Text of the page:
I used a recipe with gelatin leaves. I put in 3. The recipe I used called for milk and cream. I used skimmed milk, and I noticed that the milk and cream seemed to separate during cooling. So maybe next time i will go for full fat milk, or just use cream only, for that heavier more decadent flavour.

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I even had everything at home to make the recipe! it was so easy. Takes about ten minutes to make, and an hour to cool. If I had known it was this easy I would have started making this years ago.

I also made a tea cosy for my Mormor.


Then there was a chocolate mousse, but it’s not set yet. It tasted pretty good when I licked the bowl clean….

Whoever I end up spending my life with, be it a spouse or several cats, they are going to get fat. I accept that now.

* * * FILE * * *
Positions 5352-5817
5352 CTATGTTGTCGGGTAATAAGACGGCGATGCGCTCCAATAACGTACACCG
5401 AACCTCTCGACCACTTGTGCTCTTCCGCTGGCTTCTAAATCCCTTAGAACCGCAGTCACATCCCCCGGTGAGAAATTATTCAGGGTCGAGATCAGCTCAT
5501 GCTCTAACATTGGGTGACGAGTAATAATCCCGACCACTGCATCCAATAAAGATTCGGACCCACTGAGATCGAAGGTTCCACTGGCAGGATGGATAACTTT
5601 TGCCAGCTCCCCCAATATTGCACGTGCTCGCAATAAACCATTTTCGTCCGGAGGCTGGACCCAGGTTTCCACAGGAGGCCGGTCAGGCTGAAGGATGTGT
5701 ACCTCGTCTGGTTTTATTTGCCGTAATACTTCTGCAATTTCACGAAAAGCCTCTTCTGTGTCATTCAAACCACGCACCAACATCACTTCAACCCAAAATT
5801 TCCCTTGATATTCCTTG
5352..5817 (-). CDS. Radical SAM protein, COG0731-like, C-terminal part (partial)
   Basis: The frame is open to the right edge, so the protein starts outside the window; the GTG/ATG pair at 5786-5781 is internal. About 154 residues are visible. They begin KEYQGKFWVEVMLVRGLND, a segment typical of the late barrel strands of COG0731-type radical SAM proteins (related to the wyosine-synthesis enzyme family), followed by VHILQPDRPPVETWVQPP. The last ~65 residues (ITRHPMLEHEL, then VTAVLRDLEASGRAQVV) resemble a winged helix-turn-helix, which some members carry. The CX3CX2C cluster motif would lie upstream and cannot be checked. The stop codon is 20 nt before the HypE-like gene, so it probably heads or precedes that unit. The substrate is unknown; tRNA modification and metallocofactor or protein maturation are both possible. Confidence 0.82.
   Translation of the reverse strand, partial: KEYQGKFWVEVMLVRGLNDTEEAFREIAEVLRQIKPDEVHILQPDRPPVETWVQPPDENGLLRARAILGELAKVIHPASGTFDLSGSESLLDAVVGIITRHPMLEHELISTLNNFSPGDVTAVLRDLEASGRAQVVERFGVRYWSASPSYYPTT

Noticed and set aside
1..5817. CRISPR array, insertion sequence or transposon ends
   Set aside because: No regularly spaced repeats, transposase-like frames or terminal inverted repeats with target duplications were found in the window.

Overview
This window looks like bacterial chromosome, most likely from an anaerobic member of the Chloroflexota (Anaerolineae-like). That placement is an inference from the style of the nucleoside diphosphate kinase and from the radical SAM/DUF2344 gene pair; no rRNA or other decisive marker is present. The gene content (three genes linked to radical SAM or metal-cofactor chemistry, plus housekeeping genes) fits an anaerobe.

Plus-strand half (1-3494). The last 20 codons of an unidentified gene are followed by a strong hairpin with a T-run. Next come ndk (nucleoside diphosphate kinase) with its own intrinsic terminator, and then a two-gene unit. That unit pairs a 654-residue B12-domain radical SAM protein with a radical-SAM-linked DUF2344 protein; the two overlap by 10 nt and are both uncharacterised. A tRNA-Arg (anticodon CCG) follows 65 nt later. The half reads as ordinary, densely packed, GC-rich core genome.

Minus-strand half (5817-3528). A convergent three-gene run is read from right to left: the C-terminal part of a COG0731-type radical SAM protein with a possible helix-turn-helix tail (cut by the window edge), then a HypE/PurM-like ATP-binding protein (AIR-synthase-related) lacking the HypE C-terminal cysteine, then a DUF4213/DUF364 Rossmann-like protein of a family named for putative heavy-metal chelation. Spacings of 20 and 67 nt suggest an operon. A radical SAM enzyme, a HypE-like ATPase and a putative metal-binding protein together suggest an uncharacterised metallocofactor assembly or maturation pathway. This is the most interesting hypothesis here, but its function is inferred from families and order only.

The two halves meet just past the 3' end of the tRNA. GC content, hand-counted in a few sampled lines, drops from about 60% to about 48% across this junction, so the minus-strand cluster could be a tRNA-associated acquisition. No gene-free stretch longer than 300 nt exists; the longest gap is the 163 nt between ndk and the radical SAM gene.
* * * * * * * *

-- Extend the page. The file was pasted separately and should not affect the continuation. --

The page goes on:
I went to Ireland. It was not rock related, but is full of memories that I want to remember!

Two of my closest friends threw a mini party for me. See Below. As you can tell, it was a resounding success, and we were not able to move after for all the food. I will note for future reference, that Olwyn cooked. This will be possibly become an important fact one day.

I wish I could see the expressions of the people who made that banner though. Darren said they repeatedly asked ‘are you sure?’.

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I got to meet the newest member of my family, a beautiful little girl called Harriet.


She was quite tiny, and so adorable. We had a lovely cuddle. I’m excited to get to know her as she grows up. For now, I enjoyed cuddling her while she couldn’t tell me to stop talking. It was all very exciting for me.

It was so very exciting to see everyone, and see how Dublin hasn’t really changed, even though I no longer live there. The Liffey still looks gorgeous at night, and though the Molly Malone statue has moved, I felt right at home again.